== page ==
Do high EV/S ratios hurt returns? - a study
Duma did an interesting little trial test on the NPI board a year ago. He divided up the stocks that they (and we) were talking about most into three groups by EV/S.
The three groups (each with roughly 10 stocks) were:
EV less than 10
EV between 10 and 14
EV over 14
The idea was to take a look a year later and see if high EV/S (“overvalued” stocks) really led to less return after a year.
His results were very interesting:
The low EV/S had by far the worst results with an average gain of 37%
The medium EV/S group had the highest results with an average gain of 77%
The high EV/S group was right behind with a return of 68%. However this one had a negative-ringer in it, that didn’t really belong. It was the only one that included a biopharma, NKTR, which it was a huge outlier from the beginning, being a biopharma in the first place, and having a EV/S of 47 (next highest out of ALL the stocks was EV of 21). It lost 67% of its value in the course of the year, and the high EV group STILL managed to gain 68%. Without NKTR, with a more homogeneous tech group like the other two groups, it was up 82%, with the best score.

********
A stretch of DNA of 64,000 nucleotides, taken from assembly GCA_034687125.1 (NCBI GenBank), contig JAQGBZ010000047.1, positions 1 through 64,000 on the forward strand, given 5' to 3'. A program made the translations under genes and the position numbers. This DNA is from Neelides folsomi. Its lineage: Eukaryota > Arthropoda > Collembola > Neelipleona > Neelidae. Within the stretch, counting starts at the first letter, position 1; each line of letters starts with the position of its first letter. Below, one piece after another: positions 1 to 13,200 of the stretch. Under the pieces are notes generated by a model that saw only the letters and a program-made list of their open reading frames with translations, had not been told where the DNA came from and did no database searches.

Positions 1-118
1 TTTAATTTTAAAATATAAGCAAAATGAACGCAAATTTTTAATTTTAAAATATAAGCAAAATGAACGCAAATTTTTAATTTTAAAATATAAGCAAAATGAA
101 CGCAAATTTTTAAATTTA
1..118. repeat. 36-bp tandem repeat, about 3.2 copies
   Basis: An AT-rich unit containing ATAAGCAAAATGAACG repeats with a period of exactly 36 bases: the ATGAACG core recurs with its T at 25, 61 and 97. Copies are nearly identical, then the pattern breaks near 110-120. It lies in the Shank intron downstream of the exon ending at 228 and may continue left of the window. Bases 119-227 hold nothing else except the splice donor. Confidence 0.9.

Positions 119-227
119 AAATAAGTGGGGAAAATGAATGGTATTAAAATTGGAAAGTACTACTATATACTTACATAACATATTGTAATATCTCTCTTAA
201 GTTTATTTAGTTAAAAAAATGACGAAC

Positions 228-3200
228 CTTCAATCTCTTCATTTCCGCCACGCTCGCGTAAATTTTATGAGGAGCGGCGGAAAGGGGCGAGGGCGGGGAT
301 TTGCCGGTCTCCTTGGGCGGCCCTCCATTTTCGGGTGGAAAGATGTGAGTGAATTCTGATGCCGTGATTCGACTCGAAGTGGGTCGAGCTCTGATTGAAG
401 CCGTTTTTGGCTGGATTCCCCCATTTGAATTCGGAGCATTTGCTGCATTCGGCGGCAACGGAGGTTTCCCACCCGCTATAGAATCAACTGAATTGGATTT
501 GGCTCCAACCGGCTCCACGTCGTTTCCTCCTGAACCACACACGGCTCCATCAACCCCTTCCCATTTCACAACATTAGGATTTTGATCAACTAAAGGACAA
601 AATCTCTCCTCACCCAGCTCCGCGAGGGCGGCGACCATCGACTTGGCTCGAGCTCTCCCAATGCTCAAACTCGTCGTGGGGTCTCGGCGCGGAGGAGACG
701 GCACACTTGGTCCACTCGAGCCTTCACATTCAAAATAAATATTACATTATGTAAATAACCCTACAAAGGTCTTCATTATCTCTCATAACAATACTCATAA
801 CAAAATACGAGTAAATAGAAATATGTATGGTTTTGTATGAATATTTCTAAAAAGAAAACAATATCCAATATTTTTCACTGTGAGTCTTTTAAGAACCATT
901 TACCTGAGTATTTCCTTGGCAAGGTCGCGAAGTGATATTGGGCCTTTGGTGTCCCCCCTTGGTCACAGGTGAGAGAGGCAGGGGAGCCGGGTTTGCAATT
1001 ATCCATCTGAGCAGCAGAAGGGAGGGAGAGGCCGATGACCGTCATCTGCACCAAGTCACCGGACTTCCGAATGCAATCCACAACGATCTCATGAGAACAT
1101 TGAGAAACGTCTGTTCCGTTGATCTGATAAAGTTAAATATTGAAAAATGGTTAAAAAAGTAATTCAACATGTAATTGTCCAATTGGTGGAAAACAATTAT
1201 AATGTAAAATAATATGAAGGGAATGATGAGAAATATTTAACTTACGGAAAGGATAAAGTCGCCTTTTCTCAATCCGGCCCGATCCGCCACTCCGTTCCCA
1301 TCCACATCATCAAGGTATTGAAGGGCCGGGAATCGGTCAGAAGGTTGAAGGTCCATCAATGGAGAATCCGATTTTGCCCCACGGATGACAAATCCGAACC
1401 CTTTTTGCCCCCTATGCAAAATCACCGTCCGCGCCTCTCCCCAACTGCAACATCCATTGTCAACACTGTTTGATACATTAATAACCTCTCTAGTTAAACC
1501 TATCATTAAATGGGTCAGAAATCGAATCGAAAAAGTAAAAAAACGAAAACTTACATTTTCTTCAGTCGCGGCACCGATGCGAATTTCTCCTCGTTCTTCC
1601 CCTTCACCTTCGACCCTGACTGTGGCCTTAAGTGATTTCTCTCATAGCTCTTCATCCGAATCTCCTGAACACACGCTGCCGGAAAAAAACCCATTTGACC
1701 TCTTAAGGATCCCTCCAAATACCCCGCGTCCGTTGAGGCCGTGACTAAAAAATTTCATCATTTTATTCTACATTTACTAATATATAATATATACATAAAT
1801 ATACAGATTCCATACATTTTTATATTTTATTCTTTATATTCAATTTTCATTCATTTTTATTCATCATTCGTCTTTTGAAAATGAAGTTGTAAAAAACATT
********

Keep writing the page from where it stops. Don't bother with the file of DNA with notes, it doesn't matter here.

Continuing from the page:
So much for high EV/S killing results.
And it further turned out that the overall BEST determinant of future results was starting revenue growth rate… Well, what do you know? What a surprise…duh.
The stocks starting out with the highest revenue growth rates were the nine companies with revenue growth rates of 55% to 75%. Their average return for the year was 138% !!! There were only two outliers that didn’t do well, Elastic and Shopify who grew at only 24% and 35%, and the group grew at 138% anyway!!! These two (Elastic and Shopify, happen to be the two that I exited (well, exited Shopify and just-about exited Elastic). I still own all the others : Alteryx, Twilio, Smartsheets, Zscaler, Okta, Mongo, and The Trade Desk.
Remember that Duma, made this experiment a year ago, on the NPI board, and I didn’t know anything about it until now. The results however seemed pretty clear, highest revenue growth rate stocks and stocks with EV/S over 10 had VERY substantially better returns than slow growing and low EV/S stocks.
Here’s a link if anyone is interested in following further. https://discussion.fool.com/tinker-modern-portfolio-theory-34169…
And a big thanks to Duma.